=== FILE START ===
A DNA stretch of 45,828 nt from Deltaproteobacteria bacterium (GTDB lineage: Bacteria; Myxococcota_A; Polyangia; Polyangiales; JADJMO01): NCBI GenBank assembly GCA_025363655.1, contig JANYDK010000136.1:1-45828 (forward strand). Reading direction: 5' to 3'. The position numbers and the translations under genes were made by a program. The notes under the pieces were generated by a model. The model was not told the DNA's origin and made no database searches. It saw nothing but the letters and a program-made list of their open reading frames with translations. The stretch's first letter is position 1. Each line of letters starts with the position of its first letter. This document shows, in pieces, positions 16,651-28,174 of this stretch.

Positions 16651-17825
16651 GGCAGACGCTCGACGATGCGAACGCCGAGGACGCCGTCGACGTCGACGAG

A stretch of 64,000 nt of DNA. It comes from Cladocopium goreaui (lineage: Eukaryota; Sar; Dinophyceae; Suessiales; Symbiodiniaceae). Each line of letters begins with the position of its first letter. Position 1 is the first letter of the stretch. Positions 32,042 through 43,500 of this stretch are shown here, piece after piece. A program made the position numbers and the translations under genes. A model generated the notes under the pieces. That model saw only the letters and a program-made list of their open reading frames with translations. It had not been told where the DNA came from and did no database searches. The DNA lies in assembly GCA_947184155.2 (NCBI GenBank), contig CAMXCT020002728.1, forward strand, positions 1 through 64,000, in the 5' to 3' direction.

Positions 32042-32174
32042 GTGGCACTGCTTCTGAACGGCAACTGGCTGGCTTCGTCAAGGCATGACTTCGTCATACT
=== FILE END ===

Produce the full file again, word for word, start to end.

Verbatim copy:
A DNA stretch of 45,828 nt from Deltaproteobacteria bacterium (GTDB lineage: Bacteria; Myxococcota_A; Polyangia; Polyangiales; JADJMO01): NCBI GenBank assembly GCA_025363655.1, contig JANYDK010000136.1:1-45828 (forward strand). Reading direction: 5' to 3'. The position numbers and the translations under genes were made by a program. The notes under the pieces were generated by a model. The model was not told the DNA's origin and made no database searches. It saw nothing but the letters and a program-made list of their open reading frames with translations. The stretch's first letter is position 1. Each line of letters starts with the position of its first letter. This document shows, in pieces, positions 16,651-28,174 of this stretch.

Positions 16651-17825
16651 GGCAGACGCTCGACGATGCGAACGCCGAGGACGCCGTCGACGTCGACGAG

A stretch of 64,000 nt of DNA. It comes from Cladocopium goreaui (lineage: Eukaryota; Sar; Dinophyceae; Suessiales; Symbiodiniaceae). Each line of letters begins with the position of its first letter. Position 1 is the first letter of the stretch. Positions 32,042 through 43,500 of this stretch are shown here, piece after piece. A program made the position numbers and the translations under genes. A model generated the notes under the pieces. That model saw only the letters and a program-made list of their open reading frames with translations. It had not been told where the DNA came from and did no database searches. The DNA lies in assembly GCA_947184155.2 (NCBI GenBank), contig CAMXCT020002728.1, forward strand, positions 1 through 64,000, in the 5' to 3' direction.

Positions 32042-32174
32042 GTGGCACTGCTTCTGAACGGCAACTGGCTGGCTTCGTCAAGGCATGACTTCGTCATACT